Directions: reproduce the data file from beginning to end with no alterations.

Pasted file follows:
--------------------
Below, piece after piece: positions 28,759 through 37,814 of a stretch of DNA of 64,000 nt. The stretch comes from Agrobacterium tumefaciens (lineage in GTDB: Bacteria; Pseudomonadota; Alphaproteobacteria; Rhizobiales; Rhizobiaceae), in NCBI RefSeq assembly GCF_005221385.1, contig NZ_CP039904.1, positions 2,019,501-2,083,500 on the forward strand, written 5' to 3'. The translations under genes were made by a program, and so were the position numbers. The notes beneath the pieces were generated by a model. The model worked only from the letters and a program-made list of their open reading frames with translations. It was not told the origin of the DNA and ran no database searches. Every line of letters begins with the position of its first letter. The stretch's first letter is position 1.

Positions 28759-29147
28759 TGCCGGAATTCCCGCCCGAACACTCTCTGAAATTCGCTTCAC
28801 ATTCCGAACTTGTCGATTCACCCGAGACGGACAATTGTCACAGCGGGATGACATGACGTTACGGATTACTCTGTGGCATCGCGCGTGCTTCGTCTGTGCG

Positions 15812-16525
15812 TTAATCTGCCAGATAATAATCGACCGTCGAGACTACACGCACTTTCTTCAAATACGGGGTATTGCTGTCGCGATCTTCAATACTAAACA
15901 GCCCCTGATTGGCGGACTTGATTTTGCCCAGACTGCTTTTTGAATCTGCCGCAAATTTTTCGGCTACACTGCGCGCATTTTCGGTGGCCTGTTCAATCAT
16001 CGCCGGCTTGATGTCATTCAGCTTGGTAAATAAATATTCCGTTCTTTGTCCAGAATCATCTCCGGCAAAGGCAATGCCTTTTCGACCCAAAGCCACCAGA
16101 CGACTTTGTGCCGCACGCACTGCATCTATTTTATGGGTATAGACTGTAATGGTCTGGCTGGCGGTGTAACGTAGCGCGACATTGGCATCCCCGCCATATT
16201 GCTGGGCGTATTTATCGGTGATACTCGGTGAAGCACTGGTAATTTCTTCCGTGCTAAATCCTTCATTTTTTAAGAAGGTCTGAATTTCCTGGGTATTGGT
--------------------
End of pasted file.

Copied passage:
Below, piece after piece: positions 28,759 through 37,814 of a stretch of DNA of 64,000 nt. The stretch comes from Agrobacterium tumefaciens (lineage in GTDB: Bacteria; Pseudomonadota; Alphaproteobacteria; Rhizobiales; Rhizobiaceae), in NCBI RefSeq assembly GCF_005221385.1, contig NZ_CP039904.1, positions 2,019,501-2,083,500 on the forward strand, written 5' to 3'. The translations under genes were made by a program, and so were the position numbers. The notes beneath the pieces were generated by a model. The model worked only from the letters and a program-made list of their open reading frames with translations. It was not told the origin of the DNA and ran no database searches. Every line of letters begins with the position of its first letter. The stretch's first letter is position 1.

Positions 28759-29147
28759 TGCCGGAATTCCCGCCCGAACACTCTCTGAAATTCGCTTCAC
28801 ATTCCGAACTTGTCGATTCACCCGAGACGGACAATTGTCACAGCGGGATGACATGACGTTACGGATTACTCTGTGGCATCGCGCGTGCTTCGTCTGTGCG

Positions 15812-16525
15812 TTAATCTGCCAGATAATAATCGACCGTCGAGACTACACGCACTTTCTTCAAATACGGGGTATTGCTGTCGCGATCTTCAATACTAAACA
15901 GCCCCTGATTGGCGGACTTGATTTTGCCCAGACTGCTTTTTGAATCTGCCGCAAATTTTTCGGCTACACTGCGCGCATTTTCGGTGGCCTGTTCAATCAT
16001 CGCCGGCTTGATGTCATTCAGCTTGGTAAATAAATATTCCGTTCTTTGTCCAGAATCATCTCCGGCAAAGGCAATGCCTTTTCGACCCAAAGCCACCAGA
16101 CGACTTTGTGCCGCACGCACTGCATCTATTTTATGGGTATAGACTGTAATGGTCTGGCTGGCGGTGTAACGTAGCGCGACATTGGCATCCCCGCCATATT
16201 GCTGGGCGTATTTATCGGTGATACTCGGTGAAGCACTGGTAATTTCTTCCGTGCTAAATCCTTCATTTTTTAAGAAGGTCTGAATTTCCTGGGTATTGGT